Despite talks of a Congress and BSP alliance, eventually a joint front couldn’t be worked out. Congress ‘s Kamal Nath, recently in controversies on his “90 percent voting in Muslim areas” statement, reportedly disclosed reasons as to why the coalition of Congress and Bahujan Samajwadi Party (BSP) couldn’t work. He said that both the parties had differences over number of seats and relevance of seats. Congress believes that the possibility to win the seats which BSP asked for looked grim.

However, in what is being seen as a political masterstroke by analysts, Congress has got Adivasi leader of JAYS Hiralal Alawa to fight the election on party’s ticket. Despite infights and discontent about Alawa making such a move, this coalition may be significant in giving BJP a tough fight.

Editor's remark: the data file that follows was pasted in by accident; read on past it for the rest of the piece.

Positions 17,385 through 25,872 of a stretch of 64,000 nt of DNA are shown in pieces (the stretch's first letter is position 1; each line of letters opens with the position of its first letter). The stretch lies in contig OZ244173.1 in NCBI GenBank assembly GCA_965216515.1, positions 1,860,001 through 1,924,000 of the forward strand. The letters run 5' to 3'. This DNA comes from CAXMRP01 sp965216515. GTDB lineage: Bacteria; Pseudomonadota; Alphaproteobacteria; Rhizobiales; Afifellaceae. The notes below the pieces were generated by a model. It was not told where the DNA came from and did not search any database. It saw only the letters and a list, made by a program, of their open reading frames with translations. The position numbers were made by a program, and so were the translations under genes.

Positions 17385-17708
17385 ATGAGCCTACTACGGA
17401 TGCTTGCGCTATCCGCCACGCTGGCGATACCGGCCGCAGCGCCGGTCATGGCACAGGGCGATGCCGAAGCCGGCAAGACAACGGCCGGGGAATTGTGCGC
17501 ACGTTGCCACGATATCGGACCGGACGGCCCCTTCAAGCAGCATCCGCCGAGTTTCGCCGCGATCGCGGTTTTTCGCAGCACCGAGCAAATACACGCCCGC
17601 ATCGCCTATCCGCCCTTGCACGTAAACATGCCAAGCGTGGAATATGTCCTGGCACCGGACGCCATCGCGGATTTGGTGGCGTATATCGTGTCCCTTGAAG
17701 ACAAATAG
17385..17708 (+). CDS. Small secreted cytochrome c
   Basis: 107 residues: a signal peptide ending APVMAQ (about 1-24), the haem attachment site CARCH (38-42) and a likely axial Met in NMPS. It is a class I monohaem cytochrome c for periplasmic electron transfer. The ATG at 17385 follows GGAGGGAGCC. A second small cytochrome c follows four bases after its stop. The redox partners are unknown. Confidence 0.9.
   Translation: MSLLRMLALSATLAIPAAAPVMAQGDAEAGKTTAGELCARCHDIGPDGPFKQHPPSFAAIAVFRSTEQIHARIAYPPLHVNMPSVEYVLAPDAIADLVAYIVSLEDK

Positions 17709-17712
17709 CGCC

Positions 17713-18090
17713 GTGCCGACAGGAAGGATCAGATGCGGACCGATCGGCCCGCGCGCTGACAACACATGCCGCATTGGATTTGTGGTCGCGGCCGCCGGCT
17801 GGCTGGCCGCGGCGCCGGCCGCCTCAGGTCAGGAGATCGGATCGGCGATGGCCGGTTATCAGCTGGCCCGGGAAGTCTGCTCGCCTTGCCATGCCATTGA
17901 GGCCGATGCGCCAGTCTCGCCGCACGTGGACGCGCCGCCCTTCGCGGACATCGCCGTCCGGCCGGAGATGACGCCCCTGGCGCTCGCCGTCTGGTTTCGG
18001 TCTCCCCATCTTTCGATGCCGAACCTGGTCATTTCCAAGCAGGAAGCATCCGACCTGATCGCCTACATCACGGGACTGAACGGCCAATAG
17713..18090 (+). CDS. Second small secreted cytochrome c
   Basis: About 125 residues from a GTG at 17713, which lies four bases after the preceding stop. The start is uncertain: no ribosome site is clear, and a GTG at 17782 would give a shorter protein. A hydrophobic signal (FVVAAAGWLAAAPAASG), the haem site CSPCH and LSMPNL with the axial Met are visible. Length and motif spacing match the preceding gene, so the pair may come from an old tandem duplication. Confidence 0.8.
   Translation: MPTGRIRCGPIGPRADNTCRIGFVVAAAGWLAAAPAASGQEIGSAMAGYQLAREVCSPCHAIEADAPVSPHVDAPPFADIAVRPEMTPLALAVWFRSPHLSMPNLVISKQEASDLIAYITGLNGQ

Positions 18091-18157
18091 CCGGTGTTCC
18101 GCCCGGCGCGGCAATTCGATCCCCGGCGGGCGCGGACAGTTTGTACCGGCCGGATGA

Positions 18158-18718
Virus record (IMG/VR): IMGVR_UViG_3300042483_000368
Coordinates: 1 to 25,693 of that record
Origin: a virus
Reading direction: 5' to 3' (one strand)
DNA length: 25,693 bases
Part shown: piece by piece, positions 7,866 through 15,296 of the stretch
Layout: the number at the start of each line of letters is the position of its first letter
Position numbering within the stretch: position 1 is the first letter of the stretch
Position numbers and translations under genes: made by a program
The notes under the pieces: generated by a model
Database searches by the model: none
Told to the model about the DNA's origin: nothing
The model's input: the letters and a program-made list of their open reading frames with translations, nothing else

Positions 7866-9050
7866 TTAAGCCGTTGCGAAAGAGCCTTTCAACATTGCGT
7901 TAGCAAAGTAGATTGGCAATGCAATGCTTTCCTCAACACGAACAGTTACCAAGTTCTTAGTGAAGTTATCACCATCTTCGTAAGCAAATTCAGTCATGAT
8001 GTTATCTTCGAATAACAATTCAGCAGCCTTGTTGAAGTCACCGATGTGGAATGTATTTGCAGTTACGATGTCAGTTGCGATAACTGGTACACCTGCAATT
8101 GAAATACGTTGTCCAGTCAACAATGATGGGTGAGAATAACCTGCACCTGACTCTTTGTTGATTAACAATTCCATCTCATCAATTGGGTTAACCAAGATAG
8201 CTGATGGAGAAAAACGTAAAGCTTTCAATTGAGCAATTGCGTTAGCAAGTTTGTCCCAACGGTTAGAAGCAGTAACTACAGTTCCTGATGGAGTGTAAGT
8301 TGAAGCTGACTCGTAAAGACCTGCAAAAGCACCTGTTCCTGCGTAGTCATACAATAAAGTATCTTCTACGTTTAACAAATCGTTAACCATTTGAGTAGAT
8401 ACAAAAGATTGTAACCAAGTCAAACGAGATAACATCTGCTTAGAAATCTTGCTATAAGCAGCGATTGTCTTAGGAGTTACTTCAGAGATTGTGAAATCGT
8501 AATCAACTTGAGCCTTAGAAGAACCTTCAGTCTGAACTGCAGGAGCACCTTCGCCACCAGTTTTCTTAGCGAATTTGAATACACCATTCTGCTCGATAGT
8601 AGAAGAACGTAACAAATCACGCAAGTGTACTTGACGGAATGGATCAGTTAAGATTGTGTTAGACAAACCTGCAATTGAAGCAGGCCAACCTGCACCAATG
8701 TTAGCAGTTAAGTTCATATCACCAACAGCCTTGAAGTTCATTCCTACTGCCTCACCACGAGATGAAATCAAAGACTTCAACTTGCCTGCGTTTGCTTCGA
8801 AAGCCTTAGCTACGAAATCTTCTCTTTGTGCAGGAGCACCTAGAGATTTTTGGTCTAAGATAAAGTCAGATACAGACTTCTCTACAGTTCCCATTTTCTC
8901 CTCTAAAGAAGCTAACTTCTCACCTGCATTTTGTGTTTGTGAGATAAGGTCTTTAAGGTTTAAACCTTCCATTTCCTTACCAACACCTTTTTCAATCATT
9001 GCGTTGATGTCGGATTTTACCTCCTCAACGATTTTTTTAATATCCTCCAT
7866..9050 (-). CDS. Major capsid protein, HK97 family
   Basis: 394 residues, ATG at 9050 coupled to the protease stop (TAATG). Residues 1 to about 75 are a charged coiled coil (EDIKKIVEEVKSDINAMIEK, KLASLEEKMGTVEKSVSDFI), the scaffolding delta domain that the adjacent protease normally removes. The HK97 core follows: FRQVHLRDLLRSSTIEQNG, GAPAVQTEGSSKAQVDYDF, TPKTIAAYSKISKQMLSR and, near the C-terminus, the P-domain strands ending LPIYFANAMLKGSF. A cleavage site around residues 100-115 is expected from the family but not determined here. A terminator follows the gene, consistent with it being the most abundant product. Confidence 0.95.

On the other hand, SP alliance with Gondwana Gantantra Party (GGP), another popular tribal outfit from the area, fell flat on the face today.

This election is also significant for the entry of a caste group, Samanya, Pichhda, Alpsankhyak Party (SAPAKS), led mainly by retired government servants. The notable thing is that they largely belong to the upper castes and have reportedly been campaigning against the SC/ST atrocities Act. It claims to have a supporter base of six lakh volunteers which it says has the support of general, OBC and minority communities. SAPAKS has announced to fight from all 230 seats in the state. SAPAKS has been protesting against both BJP and Congress for their stand on SC/ST atrocities Act.